Opinion Columnists 11 Oct 2021 Claude Arpi | Stop C ...
The writer is based in South India for the past 40 years. He writes on India, China, Tibet and Indo-French relations.

Claude Arpi | Stop China from erasing ‘the heart of the world’

Published Oct 12, 2021, 2:22 am IST
Updated Oct 12, 2021, 2:22 am IST
Unfortunately, we can’t expect an atheist regime in Beijing to understand the meaning of the word 'sacred'
The Chinese propaganda nevertheless speaks of creating a beautiful place by preservation of 'ecology and [providing] livability, health, charm, and happiness'. Representational Image. (AFP)
 The Chinese propaganda nevertheless speaks of creating a beautiful place by preservation of 'ecology and [providing] livability, health, charm, and happiness'. Representational Image. (AFP)

Have you heard of the “Hidden Land of Pemako”?

It is the area where China is planning to build mega hydropower stations in the Great Bend of the Yarlung Tsangpo (Brahmaputra) during its forthcoming 14th Five Year Plan.

 

This project, three times the size of the Three Gorges dam, which is extremely hazardous for downstream nations such as India, has another dimension -- the disappearance of one of the world’s most sacred places.

Unfortunately, we can’t expect an atheist regime in Beijing to understand the meaning of the word “sacred”.

In pursuit of Xi Jinping’s theory, “to govern the nation, govern the borders; to govern the borders, strengthen the development of border regions”, China has given a concrete shape to the new Great Helmsman’s slogan by building some 600 “model” villages, many in sacred areas on the Tibetan side of the Indian border.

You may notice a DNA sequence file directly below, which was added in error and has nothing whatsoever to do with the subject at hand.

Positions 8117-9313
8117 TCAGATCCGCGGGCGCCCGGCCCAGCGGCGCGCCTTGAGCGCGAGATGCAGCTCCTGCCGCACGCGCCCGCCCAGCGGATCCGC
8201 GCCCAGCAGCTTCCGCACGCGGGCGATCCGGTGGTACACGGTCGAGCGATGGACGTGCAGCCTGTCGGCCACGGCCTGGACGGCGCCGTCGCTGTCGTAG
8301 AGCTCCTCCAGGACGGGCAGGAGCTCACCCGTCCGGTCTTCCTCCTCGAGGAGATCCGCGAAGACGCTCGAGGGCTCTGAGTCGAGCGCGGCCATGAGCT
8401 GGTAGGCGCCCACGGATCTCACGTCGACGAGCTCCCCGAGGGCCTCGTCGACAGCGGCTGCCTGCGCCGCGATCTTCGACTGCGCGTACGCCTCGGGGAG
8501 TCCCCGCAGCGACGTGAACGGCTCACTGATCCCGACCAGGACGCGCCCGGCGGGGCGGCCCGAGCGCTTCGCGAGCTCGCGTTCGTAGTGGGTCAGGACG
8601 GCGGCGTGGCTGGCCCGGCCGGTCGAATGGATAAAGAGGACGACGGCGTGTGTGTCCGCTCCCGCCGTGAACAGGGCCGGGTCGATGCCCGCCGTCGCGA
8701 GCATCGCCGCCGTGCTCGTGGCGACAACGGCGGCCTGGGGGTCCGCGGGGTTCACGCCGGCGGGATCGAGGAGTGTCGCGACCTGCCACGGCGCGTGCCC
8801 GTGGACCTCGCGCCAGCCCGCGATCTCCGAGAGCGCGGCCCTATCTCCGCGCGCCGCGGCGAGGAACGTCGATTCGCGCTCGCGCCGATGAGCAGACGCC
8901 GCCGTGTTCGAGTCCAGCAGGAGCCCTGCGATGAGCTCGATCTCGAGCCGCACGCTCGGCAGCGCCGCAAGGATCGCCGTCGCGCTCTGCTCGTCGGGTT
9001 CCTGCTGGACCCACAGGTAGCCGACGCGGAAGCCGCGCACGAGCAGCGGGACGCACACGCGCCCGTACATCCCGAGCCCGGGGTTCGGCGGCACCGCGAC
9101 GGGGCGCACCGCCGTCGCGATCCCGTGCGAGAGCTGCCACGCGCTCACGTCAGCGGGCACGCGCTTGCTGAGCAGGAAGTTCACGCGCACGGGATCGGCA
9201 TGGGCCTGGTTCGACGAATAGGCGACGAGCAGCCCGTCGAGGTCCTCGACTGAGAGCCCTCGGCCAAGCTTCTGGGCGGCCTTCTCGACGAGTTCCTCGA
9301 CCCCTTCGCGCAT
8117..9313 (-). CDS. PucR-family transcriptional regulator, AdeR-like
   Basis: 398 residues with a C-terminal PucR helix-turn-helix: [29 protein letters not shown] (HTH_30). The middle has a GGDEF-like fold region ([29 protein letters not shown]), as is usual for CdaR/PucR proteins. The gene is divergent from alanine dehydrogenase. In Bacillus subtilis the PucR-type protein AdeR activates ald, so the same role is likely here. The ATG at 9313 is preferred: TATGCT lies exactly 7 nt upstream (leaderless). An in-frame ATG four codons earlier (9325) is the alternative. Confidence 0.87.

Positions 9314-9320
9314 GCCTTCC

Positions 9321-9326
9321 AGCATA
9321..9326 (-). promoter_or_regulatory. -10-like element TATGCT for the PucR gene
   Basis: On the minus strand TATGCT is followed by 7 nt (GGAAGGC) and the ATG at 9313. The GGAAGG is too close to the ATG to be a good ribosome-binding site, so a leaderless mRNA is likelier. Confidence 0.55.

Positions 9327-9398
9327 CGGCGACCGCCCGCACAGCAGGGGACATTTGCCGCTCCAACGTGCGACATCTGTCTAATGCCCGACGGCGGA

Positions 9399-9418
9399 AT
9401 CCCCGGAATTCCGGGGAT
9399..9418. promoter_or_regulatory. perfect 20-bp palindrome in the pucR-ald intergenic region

Whether it is with the hydropower plants or the new villages, the hallowedness and pristine purity of these areas are being lost forever.

Ian Baker, a Buddhist scholar and author of The Heart of the World: A Journey to the Last Secret Place, extensively wrote on Guru Padmasambhava, “the king of all hidden lands”, visiting Pemako in the eighth century.

Baker explained: “The very eastern end of the Himalayan range is [Pemako], where the [Yarlung] Tsangpo Brahmaputra river makes this great bend, a hairpin bend, around the peak of Namcha Barwa, at the very terminus of the Himalayan range … just hearing about the great and blissful land of Pemako …that is the path to enlightenment.”

 

Baker visited Pemako several times: “I tried to follow what is called the sequence of the outer and inner circles into Pemako, leading into a kind of a paradisiacal round at the very heart of the circumambulation.”

That mythical place will soon be destroyed by Chinese engineers.

Baker writes: “Shambhala was represented as the mandala, with different ways leading into it from the peripheries. …As one enters the mandala, it is a transforming as well as a transformed space and condition. In Pemako, people describe the body of Dorjee Phagmo, a particular tantric Buddhist goddess called Vajravarahi in Sanskrit.”

 

What will happen to this paradise on earth after the tunnel-digging machines arrive? The Chinese propaganda nevertheless speaks of creating a beautiful place by preservation of “ecology and [providing] livability, health, charm, and happiness”. Is this compatible with a hydel plant three times the size of the Three Gorges Dam? Where will the goddess take refuge? Moreover, will she agree to these “human” plans?

Another travesty: Drolkar, an unknown Tibetan woman from a remote hamlet in southern Tibet, suddenly came into pre-eminence in China when, this year, she was awarded the “July 1 Medal”, the most prestigious recognition by President Xi Jinping on the occasion of the Communist Party of China’s completion of 100 years. Why?